9. Finding Cambrian Trilobites!

    Hey TFF Members! I was able to do something very different from the normal Florida fossil hunting the other day. On the way up to Michigan for my Mother's wedding I stopped in Northern GA to hunt for Trilobites! I was saying the age wrong throughout the video, I thought they were Devonian. But turns out they are actually Camrian... even better! Hope you can check out the video when you get a chance. I had an amazing time doing this!
  10. Hi guys! I'm trying to find some private land to hunt on in New Mexico. As a Texas girl, I am used to climbing to various elevations and working in extreme heat. I really want to collect specimens so private land is the way to go! It is going to be a sort of honeymoon experience in a way because my boyfriend that knows nothing about fossils has agreed to come if it is on private land. I would really appreciate any recommendations!
  11. Beach fossil identification

    Hey everyone! I have a great selection of fossils at home but I still lack a great knowledge of my most local fossils. I rarely find more than Devil toenails here in the UK but have come across quite a few on my travels today. Initially they caught my eye because they look like my orthoceras but I also have crinoids that have similar markings. There are thousands on the beach with fresh finds every day. If anyone could confirm what I've found it'd be much appreciated. I assume I have a collection of various plant fossils?
  12. My first fossil hunting trip was a success! I have a tone of amazing material from Grand Isle VT! I have no idea what most of it is though. LOL But it's going to be so much fun learning what I have. I even got one complete 1.5cm trilobite! and some kind of head thing! Here are some of the pics!
  13. So I just found out about two good fossil sites for trilobites only and hour away from my house! This is my first time going out looking for fossils ever and I am so excited! I gots me a spade, large flat head screw driver, thin pry bar, gloves and claw hammer. For prep tools I have an air scribe and compressor, steel dental/sculpting tools, mini files, polishing papers, and other small tools as I work with silver. The site is in Vermont and I am expecting wet, cool conditions. I wanted to get any tips or advice you may have for a first timer to help make my afternoon trip a success. Tri-Lo-Bites! (read as dine-o-mite!)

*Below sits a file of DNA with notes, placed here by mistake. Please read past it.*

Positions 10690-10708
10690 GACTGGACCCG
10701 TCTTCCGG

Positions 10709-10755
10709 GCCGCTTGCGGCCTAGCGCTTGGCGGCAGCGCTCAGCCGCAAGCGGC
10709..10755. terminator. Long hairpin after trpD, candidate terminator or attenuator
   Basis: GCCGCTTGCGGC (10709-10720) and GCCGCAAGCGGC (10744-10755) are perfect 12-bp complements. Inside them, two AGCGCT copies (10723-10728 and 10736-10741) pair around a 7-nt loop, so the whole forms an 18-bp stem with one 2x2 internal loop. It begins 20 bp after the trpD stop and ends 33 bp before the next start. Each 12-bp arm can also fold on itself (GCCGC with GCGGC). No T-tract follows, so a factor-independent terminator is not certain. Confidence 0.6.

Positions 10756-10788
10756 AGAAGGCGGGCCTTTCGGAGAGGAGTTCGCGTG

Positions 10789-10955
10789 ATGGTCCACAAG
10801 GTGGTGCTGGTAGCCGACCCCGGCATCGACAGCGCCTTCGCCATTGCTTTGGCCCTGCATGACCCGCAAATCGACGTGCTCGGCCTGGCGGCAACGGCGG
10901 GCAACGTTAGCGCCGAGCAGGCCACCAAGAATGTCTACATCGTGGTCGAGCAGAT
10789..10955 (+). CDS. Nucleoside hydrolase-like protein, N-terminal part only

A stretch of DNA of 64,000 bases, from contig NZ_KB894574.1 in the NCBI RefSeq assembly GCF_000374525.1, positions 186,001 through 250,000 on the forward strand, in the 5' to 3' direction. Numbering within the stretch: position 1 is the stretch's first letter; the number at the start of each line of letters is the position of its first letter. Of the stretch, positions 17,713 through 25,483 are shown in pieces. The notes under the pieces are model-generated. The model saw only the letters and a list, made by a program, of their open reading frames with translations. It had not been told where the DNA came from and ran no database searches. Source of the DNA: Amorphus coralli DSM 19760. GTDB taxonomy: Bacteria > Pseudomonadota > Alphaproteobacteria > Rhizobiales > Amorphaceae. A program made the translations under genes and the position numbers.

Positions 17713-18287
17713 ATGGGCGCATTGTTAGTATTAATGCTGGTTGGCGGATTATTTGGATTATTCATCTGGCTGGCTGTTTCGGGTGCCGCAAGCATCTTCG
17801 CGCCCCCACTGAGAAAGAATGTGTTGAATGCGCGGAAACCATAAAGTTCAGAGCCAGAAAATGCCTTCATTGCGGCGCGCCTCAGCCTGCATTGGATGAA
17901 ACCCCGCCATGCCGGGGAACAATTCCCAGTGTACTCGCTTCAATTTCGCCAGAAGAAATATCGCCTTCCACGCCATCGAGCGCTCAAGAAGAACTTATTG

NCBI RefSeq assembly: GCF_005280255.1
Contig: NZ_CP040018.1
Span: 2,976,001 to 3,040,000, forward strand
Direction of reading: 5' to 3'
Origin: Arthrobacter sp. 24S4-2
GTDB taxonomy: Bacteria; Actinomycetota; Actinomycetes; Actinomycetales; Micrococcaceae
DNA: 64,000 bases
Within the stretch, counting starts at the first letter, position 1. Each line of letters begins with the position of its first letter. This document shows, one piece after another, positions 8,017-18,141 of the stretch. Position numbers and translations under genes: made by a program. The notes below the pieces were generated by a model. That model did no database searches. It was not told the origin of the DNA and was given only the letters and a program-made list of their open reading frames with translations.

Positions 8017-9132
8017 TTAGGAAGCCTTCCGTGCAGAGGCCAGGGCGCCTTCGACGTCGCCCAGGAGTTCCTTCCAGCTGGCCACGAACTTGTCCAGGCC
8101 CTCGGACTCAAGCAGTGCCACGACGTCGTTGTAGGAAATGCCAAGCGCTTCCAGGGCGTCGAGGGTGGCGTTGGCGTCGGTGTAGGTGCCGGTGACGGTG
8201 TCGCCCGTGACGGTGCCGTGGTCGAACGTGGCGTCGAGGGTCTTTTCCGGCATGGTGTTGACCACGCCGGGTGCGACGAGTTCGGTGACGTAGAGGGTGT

14. Hey, So I was planning on going on a fossil hunt this summer in Oklahoma. I thought "Black Cat Mountain" would be a great place to start but I can't find anything on how to contact the owner "Bob Carrol". I've been on their website which has a phone number but it says its no longer in use. If anyone has contact information like a email or phone number that would be great. Anyway thank you for reading this message and have a nice day. Sincerely, Carson Betancourt
  15. Hello everyone. I have been a collector for a long time, but I think it is pretty sad that there is a very limited amount of fossils in my collection I have found myself. I want to start fossil hunting more often!! I often take my fossil collection to schools, and I think it would be special to be able to share things I've found myself. Right now I am visiting family in the Canonsburg area, which is outside of Pittsburgh, PA. I am going to try to get some geologic maps for the area. But in the meantime, I was wondering if anyone has any other resources for me or any favorite spots around there? Thank you all! (Not sure if this was the right section for this post, if not please move)
  16. Hi there, I was wondering if anyone knows where to go fossil hunting in Oklahoma? I tried looking everywhere but don't know where too exactly start. Like what papers do I sign and who do I contact to get permission too. If anyone can help that would be great and thank you for reading this. Have a nice day.